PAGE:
4. We are fortified in the opinion that we have above expressed by various authorities which we may now discuss. In Jhabbu v. Emperor, AIR 1920 All 354, the Counsel who represented the accused had prayed to the Sessions Judge that evidence might be taken on the question of the sanity or otherwise of the accused in view of certain materials indicating that the accused had been in custody before the commission of the alleged offence as a lunatic. It was held that the provisions of section 465 were obligatory on the Court and that as a preliminary to the hearing of evidence on the charge, the learned Sessions Judge should first of all have tried the plain issue whether or not the accused person as he stood before the Court was of unsound mind and consequently incapable of making his defence. The entire proceedings were regarded as vitiated because the question of soundness or unsoundness of the mind of the accused had not been tried as a preliminary issue.

In Pala Singh v. King Emperor of India 54 Pun Re 1905, the Magistrate, by whom the confession of the accused was taken, recorded a note of the accused was either the accused was mischievous or was under the influence of some drug or under the influence of some narcotic or was unwell. the learned Judge remarked that the accused, without being actually insane so as not to be aware of what he was doing, appeared to be decidedly a man of weak intellect. It was held that it was incumbent on the Sessions, Judge to make an enquiry under section 465 of the Code of criminal Procedure before the commencement of the trial, which not having been done, the trial was found to be vitiated and a retrial was ordered.

In Santokh Singh v. Emperor, AIR 1926 Lah 498, the Committing Magistrate had reason to think that the appellant might have been incapable of making his defence by reason of unsoundness of mind and, after examining the Civil Surgeon, recorded an order that the medical evidence showed the accused to be sane. While convicting the accused, the learned Sessions Judge made the following observations with regard to this aspect of the matter:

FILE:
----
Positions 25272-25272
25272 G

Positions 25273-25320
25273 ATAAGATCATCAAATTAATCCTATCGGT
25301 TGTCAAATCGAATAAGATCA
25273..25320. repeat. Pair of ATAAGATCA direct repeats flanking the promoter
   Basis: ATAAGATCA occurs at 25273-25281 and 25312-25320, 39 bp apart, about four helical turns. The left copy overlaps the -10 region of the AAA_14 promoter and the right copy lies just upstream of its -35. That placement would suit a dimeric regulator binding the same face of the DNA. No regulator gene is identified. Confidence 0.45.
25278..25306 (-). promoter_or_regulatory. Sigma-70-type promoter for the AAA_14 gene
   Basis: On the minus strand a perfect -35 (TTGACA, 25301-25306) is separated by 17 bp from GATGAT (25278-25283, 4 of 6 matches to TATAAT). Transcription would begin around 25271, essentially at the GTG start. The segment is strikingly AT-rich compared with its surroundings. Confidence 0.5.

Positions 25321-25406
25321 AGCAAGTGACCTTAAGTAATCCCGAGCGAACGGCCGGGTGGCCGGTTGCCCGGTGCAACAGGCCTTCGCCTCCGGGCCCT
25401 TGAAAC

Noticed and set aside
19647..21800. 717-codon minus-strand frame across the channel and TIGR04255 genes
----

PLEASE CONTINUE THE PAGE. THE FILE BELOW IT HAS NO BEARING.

'In this Court the accused has refused to plead at all assuming an appearance of imbecility. He would only roll his eyes about an gaze at the ceiling and refuse to answer any question that was put to him. I, therefore, recorded a plea of not guilty and also recorded all the evidence in the case * * * *

The Civil Surgeon who had the accused under the observation for some time has found that though of peculiar temperament he knew the nature of the deed he was committing. Before the Committing Magistrate the accused made a perfectly intelligent statement and I am of opinion that his imbecility in this Court was largely assumed.'

It was held by Campbell and Addison, JJ. that it was nevertheless incumbent on the learned Sessions Judge himself to hold another enquiry on the question whether the accused was capable of making his defence at the trial and to come to a decision before proceeding furhter. The neglect of the learned Sessions Judge was held to have vitiated the trial and a retrial was ordered with a direction that the same should commence with the proceedings required by section 465 of the Code of Criminal Procedure to be followed by a formal finding as to the capacity of the accused for making his defence.

In State v. Kochan Chellayyan, AIR 1954 Trav-Co. 435, the Jailor, who had charge of the accused, reported on the 7th of June, 1952, to the Sessions Judge that the accused was showing signs of insanity and requested for orders that the accused be hospitalised. The request was granted but it was directed at the same time that the accused be produced in Court on the 9th of June, 1952, which was the date fixed for the commencement of the trial. On that date the Sessions Judge made a memorandum to the following effect: